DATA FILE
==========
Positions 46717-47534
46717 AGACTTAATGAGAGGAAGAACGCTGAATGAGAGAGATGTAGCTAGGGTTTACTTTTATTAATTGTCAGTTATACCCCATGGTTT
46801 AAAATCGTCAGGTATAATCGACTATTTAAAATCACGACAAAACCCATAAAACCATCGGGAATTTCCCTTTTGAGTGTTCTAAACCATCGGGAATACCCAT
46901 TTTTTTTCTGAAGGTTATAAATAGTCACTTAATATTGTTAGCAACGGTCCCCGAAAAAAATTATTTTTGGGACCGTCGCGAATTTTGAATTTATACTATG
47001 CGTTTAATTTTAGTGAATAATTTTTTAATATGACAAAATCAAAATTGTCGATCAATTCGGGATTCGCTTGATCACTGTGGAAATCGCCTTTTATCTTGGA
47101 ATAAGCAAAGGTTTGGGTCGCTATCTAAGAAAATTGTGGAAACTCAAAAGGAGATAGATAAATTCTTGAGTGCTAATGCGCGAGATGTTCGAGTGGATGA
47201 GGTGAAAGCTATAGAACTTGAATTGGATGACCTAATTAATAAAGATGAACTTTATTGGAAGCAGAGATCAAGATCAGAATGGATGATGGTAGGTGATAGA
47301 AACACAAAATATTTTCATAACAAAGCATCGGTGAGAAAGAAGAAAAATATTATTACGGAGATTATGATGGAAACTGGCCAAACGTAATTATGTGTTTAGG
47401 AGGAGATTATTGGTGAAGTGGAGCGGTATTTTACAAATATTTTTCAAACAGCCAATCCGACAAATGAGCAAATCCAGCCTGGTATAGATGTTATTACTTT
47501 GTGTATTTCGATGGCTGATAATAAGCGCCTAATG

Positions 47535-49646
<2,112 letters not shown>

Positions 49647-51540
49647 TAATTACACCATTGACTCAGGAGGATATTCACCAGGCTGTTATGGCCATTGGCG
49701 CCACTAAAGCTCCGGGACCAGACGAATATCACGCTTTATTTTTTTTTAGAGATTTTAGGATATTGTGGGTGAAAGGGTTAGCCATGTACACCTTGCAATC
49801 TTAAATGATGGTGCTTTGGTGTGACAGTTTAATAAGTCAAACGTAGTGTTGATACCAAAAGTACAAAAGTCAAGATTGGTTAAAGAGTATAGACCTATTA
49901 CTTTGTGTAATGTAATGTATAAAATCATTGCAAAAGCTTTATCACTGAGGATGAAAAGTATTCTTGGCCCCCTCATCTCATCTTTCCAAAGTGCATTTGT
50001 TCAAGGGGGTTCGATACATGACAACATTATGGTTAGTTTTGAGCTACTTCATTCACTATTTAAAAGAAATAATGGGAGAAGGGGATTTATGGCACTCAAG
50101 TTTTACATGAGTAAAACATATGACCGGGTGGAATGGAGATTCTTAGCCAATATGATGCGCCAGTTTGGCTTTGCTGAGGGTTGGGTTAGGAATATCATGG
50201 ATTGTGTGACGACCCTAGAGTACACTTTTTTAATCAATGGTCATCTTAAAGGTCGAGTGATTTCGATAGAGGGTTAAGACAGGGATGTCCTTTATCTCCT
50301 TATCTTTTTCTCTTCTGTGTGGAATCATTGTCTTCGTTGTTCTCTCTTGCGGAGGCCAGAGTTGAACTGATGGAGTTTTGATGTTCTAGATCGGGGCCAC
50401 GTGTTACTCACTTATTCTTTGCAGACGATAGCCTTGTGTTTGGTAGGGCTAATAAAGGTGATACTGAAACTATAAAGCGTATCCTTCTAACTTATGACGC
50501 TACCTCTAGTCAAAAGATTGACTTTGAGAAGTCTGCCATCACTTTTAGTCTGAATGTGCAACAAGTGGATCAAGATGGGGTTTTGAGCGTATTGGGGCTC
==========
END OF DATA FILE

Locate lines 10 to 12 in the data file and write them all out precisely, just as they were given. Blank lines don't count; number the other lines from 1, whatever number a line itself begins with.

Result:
47501 GTGTATTTCGATGGCTGATAATAAGCGCCTAATG

Positions 47535-49646
<2,112 letters not shown>